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An 'independent judiciary' reality check

By Mark Alexander
web posted December 3, 2018

Let's set the record straight...

You may have heard that President Donald Trump is adamant about defending our southern border. Most recently, that defense has been focused on the migrant mobs attempting to breach our border between Tijuana and San Diego.

In a setback to Trump's efforts, one of Barack Obama's appointees on the Ninth Circuit Court of Appeals, Judge Jon Tigar, blocked Trump's order requiring that illegal alien asylum applications, the free ticket to America, be processed at legal points of entry. (There's a reason that circuit is also known as the Ninth Circus and the Nutty Ninth.)

Trump responded to the ruling, "You go the 9th Circuit and it's a disgrace. And I'm going to put in a major complaint because you cannot win — if you're us — a case in the 9th Circuit and I think it's a disgrace. This was an Obama judge."

On that note, Supreme Court Chief Justice John Roberts, in an unprecedented rebuke of a U.S. president, chastised Trump for stating the obvious: that an Obama-appointed federal judge "was an Obama judge."

Roberts declared, "We do not have Obama judges or Trump judges, Bush judges or Clinton judges. What we have is an extraordinary group of dedicated judges doing their level best to do equal right to those appearing before them. That independent judiciary is something we should all be thankful for."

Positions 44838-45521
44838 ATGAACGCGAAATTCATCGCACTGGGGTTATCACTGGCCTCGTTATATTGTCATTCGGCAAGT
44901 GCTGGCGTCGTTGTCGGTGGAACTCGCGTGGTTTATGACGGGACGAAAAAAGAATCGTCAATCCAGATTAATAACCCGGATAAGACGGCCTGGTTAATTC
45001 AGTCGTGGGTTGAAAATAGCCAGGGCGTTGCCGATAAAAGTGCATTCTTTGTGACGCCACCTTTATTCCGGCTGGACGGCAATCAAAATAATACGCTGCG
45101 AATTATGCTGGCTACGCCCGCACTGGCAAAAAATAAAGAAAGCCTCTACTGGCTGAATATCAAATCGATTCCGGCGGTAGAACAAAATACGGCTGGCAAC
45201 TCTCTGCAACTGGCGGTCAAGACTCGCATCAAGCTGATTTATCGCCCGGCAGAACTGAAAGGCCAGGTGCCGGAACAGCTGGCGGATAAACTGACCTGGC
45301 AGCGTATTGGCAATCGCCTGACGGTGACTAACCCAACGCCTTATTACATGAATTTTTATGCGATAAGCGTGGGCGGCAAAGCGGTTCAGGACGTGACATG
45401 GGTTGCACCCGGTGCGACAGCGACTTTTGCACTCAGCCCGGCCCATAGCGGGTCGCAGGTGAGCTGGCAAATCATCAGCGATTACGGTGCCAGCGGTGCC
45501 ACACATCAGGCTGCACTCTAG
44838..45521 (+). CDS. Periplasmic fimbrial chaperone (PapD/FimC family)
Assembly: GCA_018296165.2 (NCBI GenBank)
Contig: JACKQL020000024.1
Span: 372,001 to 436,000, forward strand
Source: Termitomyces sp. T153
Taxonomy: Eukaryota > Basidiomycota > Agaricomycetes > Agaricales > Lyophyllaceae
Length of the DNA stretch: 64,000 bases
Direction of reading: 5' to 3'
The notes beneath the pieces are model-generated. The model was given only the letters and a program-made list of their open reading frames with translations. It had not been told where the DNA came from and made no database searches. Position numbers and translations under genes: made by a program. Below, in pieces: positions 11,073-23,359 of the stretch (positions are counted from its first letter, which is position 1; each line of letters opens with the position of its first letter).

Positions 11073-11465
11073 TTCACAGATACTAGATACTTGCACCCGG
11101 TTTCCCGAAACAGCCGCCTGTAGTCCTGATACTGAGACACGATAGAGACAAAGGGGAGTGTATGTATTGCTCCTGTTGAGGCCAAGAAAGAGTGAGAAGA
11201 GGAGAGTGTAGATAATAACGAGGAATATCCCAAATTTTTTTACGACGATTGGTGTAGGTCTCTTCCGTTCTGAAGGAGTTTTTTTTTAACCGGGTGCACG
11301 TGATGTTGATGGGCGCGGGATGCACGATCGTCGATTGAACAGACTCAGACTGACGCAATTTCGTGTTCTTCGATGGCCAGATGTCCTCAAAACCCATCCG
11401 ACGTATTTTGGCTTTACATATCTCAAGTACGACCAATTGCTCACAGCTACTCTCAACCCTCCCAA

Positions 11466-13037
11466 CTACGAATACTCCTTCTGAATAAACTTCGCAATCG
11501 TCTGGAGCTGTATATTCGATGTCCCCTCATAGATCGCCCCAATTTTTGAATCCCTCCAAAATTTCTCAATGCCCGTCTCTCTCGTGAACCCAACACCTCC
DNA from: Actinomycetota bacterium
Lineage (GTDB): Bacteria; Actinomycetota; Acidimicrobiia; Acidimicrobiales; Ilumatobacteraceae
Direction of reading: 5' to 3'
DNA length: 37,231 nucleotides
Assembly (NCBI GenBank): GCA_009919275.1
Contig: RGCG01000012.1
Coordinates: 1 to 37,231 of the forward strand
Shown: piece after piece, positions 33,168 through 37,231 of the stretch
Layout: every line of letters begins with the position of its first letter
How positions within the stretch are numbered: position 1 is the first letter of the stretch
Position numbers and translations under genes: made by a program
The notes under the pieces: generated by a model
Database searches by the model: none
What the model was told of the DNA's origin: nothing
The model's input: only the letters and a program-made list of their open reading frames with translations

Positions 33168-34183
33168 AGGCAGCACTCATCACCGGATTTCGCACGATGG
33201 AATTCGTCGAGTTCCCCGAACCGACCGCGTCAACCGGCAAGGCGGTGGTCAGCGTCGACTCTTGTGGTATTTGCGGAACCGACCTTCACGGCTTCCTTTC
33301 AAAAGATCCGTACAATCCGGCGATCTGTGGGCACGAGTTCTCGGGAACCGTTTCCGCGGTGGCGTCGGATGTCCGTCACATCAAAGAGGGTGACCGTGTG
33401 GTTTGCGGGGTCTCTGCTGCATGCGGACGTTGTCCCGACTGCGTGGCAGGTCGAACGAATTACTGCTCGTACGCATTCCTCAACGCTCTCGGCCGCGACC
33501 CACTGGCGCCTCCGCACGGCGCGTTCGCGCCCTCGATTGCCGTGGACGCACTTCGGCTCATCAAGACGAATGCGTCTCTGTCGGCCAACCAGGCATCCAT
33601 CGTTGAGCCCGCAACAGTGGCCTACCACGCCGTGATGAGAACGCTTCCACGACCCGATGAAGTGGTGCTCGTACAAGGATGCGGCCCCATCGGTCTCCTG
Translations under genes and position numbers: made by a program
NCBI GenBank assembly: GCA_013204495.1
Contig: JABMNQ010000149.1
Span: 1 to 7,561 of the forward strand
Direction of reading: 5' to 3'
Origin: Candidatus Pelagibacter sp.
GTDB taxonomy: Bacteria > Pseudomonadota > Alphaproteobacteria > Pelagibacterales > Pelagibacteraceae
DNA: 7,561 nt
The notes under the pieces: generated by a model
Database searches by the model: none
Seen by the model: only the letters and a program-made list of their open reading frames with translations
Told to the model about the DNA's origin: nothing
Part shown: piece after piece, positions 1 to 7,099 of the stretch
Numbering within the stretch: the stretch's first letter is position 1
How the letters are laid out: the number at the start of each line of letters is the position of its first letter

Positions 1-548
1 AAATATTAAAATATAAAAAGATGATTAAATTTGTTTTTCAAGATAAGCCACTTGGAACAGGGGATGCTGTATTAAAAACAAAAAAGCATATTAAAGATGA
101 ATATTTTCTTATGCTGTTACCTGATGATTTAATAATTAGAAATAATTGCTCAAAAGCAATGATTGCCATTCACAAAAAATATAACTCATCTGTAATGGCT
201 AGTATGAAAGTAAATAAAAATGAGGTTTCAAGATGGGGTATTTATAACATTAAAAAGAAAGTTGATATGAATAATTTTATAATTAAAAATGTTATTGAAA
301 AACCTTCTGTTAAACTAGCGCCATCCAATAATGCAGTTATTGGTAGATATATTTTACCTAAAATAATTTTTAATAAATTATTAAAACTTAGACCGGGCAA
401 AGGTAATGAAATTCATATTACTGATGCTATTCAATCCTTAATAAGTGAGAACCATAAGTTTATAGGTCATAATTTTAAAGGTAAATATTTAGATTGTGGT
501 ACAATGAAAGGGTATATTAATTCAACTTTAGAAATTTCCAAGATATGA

It would have been proper for Roberts to say nothing about Trump's remark, but, ostensibly endeavoring to protect the integrity of the courts, he apparently felt compelled. Obviously, Justice Roberts knows full well how highly politicized the federal courts are — and his assertion that we now have an "independent judiciary" defies reality. The objective of impartial "blind justice" is certainly what our Founders prescribed for the judicial branch, but they knew that attaining equal justice under the law was a high bar.

The most recent skewering of then-SCOTUS nominee and now-Justice Brett Kavanaugh is an airtight case in point. So one might conclude that Roberts was projecting what he believes should be the nonpartisan nature of the courts. But as he stated it, he's flat wrong.